rendering a fire pit
rendering in the garden
fire pit with ventilation holes
rendering diy
how to create a fire pit
cheap fire pit ideas

Once the render is a little bit dry, I take a damp sponge and rub it all over. This gets rid of any trowel lines and blends out any imperfections. Once it's completely dry, I then sand it down to a smoother finish. My rendering skills aren't perfect, but I think it looks okay!

sponging render
sanding render
diy bbq bricks


Step 5 - Paint & Add Gravel

Once the render is dry you can go ahead and paint it. You need to use exterior masonry paint and I always find tester sizes are more than enough. I was really after a deep grey which I couldn't find in a tester pot, so I've made my own from two tester pots in white and grey.

create your own masonry paint
painting a fire pit
grey fire pit in garden

You don't want to be burning logs directly onto soil, so I've added a layer of gravel onto the base. It looks quite decorative here but once you've had the firepit going a few times, you'll never really see the gravel again.

gravel in the bottom of fire pit

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So that's it for the firepit, you can go ahead and light up some logs. But if you want to also use it as a BBQ then here's how...

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Step 6 - Cut Wire Mesh to Size

Obviously you don't want your sausages sitting on the coal, so you'll need to some kind of wire rack for them. I'm using a sheet of wire mesh for this. It's cheap and easy to cut to size. From one single sheet I was able to make three 'separate racks which means they can be replaced throughout the year.

To cut to size you can either use tin snips or pliers. We've cut it larger than it needs to be and then folded the corners in, which will stop food rolling off. To fit it into the fire pit, we've simply rested it on two bricks either side. I did intend on using some kind of hooks screwed into the brick, but this was an easier and cheaper fuss free solution. Just make sure your bricks are level or your sausages will end up rolling to one side!

how to create a bbq in the garden
making a grill for bbq
diy bbq tray
DIY brick bbq


Step 7 - Create Table Top

The table top is a great use of the firepit when it's not in use, but it also helps keep the inside of it dry. When it's much colder in the UK, the rain doesn't really dry up for a long time - so if you do intend on using this in colder months, you will need some kind of cover. Logs and coal don't burn very well in wet conditions!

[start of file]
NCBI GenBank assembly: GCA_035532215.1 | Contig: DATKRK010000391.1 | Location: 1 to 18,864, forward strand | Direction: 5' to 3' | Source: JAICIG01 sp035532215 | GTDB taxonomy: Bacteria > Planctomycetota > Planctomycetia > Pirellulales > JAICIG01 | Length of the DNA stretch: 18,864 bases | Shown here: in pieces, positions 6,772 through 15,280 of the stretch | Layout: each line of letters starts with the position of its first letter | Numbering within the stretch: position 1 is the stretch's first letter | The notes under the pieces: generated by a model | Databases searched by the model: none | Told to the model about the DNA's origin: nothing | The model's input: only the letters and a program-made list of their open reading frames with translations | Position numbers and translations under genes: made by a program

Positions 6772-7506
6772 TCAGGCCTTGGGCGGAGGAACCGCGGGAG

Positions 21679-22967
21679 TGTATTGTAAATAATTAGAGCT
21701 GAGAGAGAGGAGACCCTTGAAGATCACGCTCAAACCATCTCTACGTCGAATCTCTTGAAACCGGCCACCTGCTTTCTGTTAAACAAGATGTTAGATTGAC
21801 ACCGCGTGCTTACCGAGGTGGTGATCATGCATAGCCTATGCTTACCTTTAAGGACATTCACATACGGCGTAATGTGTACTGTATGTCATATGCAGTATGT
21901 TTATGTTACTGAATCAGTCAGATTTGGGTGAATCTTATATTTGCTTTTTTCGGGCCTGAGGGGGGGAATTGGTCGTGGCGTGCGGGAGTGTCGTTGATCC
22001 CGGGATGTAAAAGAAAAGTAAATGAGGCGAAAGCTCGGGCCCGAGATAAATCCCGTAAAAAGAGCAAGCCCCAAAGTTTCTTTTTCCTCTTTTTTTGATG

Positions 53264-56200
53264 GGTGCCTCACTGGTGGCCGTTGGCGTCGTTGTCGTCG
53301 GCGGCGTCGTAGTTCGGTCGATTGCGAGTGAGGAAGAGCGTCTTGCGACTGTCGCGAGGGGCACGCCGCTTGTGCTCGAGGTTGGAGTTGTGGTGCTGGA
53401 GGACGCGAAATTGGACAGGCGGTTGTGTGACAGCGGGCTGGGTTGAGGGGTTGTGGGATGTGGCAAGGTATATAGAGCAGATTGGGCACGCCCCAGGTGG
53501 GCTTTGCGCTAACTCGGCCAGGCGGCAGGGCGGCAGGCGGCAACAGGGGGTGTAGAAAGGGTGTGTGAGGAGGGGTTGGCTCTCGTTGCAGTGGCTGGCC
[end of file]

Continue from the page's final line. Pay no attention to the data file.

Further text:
So the table top I'm making will sit flush onto the fire pit. I've used gravel boards for this as they were the perfect width and they're externally treated too. I cut to size and secured with a smaller cut of wood underneath, making sure it could slot into the opening of the fire pit for a flush fit.



Step 8 - Enjoy!

And you're done! You can now enjoy breakfast on the coffee table in the morning, lunch on the BBQ in the afternoon and a glass of wine by the firepit at night. I freaking love it!

pallet seating in garden with coffee table
fire pit with table in garden
DIY fire pit with table top
coffee table for the garden
garden ideas with tables
pallet seating with table
DIY bbq in garden
BBQ with pallet seating
how to build your own BBQ for the garden
Easy DIY for BBQ
garden BBQ inspiration
fire pit i the garden
fire pit with pallet seating around
fire pit in garden with seats
DIY building a fire pit
modern grey fire pit in garden
DIY garden with pallet seating
garden inspiration fire pits
cheap and easy fire pit DIY
garden design ideas with fire pit
how to build a fire pit

Sorry for the photo spam - can you tell I'm just a little bit in love with it? Let me know what you think - Would  you create something similar in your garden?

And, if you'd like to see a full tutorial on the pallet seating, please click here!

Costs

(rounded to the nearest pound)

New Tools Purchased:
None

Materials Used:
Bricks - free from Grants parents house
Mortar £6
Paint £5
Gravel £2
Wire Mesh £7
Gravel-board £4

Total: £24


SHOP the Look:
Lights from Lights4Fun
Cushions from Homebase
Plant Pots from Ikea

DIY Cheap and Easy Fire Pit
how to build a brick fire pit

1 comment

  1. What a brilliant idea, I'm just imagining a gazebo or garden building to huddle in when the fire goes out and watch the embers die from a safe shelter... Really good hack, thanks for the advice!

    ReplyDelete